The five rings in a scene from the 2010 Games in Vancouver // photo Getty Images

The five rings in a scene from the 2010 Games in Vancouver // photo Getty Images

USOC

‘America’s bid,’ whichever city it is

The U.S. Olympic Committee formally announced Tuesday it intends to launch a bid for the 2024 Summer Games, by now the news equivalent of dog bites man. It has been evident for months the USOC would be in the game for the Games. The issue is what city, and when the USOC will finally announce its choice from among four: Los Angeles, San Francisco, Boston or Washington, D.C.

In that spirit, it’s so interesting that International Olympic Committee president Thomas Bach is now making plans to attend Super Bowl XLIX on Feb. 1 in Glendale, Arizona. Just imagining here: if you came all the way over from the IOC’s base in Switzerland to Arizona, wouldn’t USOC headquarters in Colorado Springs, Colorado, make for a handy place to ask all four U.S. bid cities to come for, say, a briefing on Agenda 2020, the IOC’s just-passed series of initiatives? Then again, if you were the IOC president spending a little time in the United States, of course you would meet with top-tier sponsors in New York — which would also do just fine, too, for a quiet rendezvous on the side with bid-city teams, right?

From the back of the room, almost at the end of the  127th IOC session in Monaco

From the back of the room, almost at the end of the 127th IOC session in Monaco

IOC

Agenda 2020 change: for real, or not so much?

MONACO — From the department of the obvious: no one spends $601 million over seven years unless they’re serious. The International Olympic Committee is dead-bang serious about the digital television channel its members approved Monday as part of president Thomas Bach’s 40-part “Agenda 2020” plan.

As for the other 39 components, which call for shifts in the bid process and the Olympic program? History and common sense teach that expectations ought to be tempered.

IOC president Thomas Bach  // photo Edward Hula III

IOC president Thomas Bach // photo Edward Hula III

IOC

Agenda 2020 goes 40-for-40

MONACO — To much self-promotion and -congratulation, the International Olympic Committee on Monday “unanimously” enacted all 40 points of president Thomas Bach’s review and potential reform plan, dubbed “Agenda 2020.”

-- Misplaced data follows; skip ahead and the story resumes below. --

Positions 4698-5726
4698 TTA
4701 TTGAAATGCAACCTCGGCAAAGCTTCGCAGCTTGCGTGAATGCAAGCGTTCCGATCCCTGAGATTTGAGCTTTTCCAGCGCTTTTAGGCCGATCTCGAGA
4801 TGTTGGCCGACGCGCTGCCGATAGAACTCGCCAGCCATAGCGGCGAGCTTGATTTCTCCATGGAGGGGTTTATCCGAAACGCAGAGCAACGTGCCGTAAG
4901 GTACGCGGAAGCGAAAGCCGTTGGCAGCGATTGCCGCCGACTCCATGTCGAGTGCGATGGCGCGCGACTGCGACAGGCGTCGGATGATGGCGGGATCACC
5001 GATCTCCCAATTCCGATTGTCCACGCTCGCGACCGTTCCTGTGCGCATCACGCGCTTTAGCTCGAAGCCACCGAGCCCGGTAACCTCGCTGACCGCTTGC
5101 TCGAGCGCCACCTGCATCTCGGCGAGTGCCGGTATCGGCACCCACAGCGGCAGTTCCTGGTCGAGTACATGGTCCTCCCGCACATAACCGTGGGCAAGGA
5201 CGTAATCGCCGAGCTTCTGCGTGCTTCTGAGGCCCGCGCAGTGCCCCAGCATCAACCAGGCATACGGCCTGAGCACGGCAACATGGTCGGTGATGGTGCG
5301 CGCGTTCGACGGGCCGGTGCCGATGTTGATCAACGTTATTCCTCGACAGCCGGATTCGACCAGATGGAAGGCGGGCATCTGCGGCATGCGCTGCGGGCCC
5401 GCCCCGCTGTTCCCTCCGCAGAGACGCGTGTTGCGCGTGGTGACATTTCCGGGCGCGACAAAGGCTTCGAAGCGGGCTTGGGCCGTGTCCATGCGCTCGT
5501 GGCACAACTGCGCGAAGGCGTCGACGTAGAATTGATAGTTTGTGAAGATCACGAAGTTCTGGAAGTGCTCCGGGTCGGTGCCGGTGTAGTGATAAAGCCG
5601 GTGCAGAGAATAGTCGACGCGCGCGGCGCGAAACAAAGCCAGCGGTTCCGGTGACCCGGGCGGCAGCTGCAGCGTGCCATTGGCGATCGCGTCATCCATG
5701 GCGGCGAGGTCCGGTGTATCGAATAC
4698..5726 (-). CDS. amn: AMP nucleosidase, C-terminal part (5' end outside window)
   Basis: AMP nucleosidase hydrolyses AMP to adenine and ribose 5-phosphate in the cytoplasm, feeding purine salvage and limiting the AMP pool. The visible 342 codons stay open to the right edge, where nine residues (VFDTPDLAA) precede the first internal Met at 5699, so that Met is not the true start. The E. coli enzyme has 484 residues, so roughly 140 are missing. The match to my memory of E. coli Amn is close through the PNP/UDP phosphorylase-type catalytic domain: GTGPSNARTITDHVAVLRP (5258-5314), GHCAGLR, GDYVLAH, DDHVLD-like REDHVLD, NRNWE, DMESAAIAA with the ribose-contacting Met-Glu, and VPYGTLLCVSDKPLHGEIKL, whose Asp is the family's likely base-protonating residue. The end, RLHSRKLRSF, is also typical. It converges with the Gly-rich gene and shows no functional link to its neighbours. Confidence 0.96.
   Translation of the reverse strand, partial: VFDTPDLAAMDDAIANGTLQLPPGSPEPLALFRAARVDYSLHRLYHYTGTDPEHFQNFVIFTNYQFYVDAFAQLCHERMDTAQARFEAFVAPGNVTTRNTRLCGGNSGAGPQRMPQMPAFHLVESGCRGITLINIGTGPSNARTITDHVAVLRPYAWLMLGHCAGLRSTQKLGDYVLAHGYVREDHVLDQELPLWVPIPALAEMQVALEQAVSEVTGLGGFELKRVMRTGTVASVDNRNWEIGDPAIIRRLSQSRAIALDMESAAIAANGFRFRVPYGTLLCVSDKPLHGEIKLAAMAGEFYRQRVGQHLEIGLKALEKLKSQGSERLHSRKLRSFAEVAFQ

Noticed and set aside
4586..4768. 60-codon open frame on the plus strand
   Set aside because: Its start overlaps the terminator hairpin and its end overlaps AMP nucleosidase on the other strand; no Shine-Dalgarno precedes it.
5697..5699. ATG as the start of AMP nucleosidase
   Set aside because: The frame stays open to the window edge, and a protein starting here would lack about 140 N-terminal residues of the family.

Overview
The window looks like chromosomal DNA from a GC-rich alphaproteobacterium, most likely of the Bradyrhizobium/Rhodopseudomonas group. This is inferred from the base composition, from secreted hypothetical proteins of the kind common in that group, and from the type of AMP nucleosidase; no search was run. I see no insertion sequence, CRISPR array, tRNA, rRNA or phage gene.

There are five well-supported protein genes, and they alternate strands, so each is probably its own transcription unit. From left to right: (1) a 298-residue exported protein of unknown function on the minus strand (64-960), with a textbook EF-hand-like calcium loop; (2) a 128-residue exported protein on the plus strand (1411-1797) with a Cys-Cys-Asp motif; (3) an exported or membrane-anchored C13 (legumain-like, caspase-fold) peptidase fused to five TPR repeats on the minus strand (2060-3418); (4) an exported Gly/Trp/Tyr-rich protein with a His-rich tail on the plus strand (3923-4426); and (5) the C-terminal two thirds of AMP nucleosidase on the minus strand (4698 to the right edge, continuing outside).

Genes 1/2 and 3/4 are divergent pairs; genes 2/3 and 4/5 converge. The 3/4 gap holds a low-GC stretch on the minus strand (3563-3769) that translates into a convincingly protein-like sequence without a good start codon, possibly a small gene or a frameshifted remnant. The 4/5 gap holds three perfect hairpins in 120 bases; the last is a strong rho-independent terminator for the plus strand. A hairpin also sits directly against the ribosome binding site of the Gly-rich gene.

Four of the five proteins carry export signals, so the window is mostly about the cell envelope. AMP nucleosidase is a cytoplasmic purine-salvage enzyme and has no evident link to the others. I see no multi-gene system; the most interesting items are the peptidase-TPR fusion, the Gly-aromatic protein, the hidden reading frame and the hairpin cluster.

The potential game-changer: approval of a digital TV channel. Other significant elements: shifts in the bid process as well as to the Olympic program.

IOC president Thomas Bach meeting the press in Monaco // photo Edward Hula III

IOC president Thomas Bach meeting the press in Monaco // photo Edward Hula III

IOC

Bach’s Agenda 2020 revival meeting

MONACO — Proclaiming, “We are successful,” International Olympic Committee president Thomas Bach said on the eve of a potentially historic session convened to consider a review and potential reform plan he has dubbed “Agenda 2020” that “success is the best reason for change.”

“If we do not address [upcoming] challenges here and now,” Bach told the more than 100 IOC members at the seaside Forum Grimaldi, “we will be hit by them very soon. If we do not drive these changes ourselves, others will drive us to them. We want to be the leaders of change and not the object of change.”

Lindsey Vonn, flanked by Stacey Cook, left, and Julia Mancuso on the podium after the Lake Louise downhill // photo Getty Images

Lindsey Vonn, flanked by Stacey Cook, left, and Julia Mancuso on the podium after the Lake Louise downhill // photo Getty Images

Skiing

Second race back: Lindsey Vonn wins

Lindsey Vonn won Saturday. Improbably, maybe, but only if you don’t know Lindsey Vonn, who is as mentally tough as they come.

That she won is good — obviously — for her. Better, it’s good for the U.S. team, for alpine skiing and for Olympic sports, because the Olympic world needs stars and Lindsey Vonn is a big star, arguably the biggest in all of winter sports, even though she didn’t even ski at the Sochi Olympics.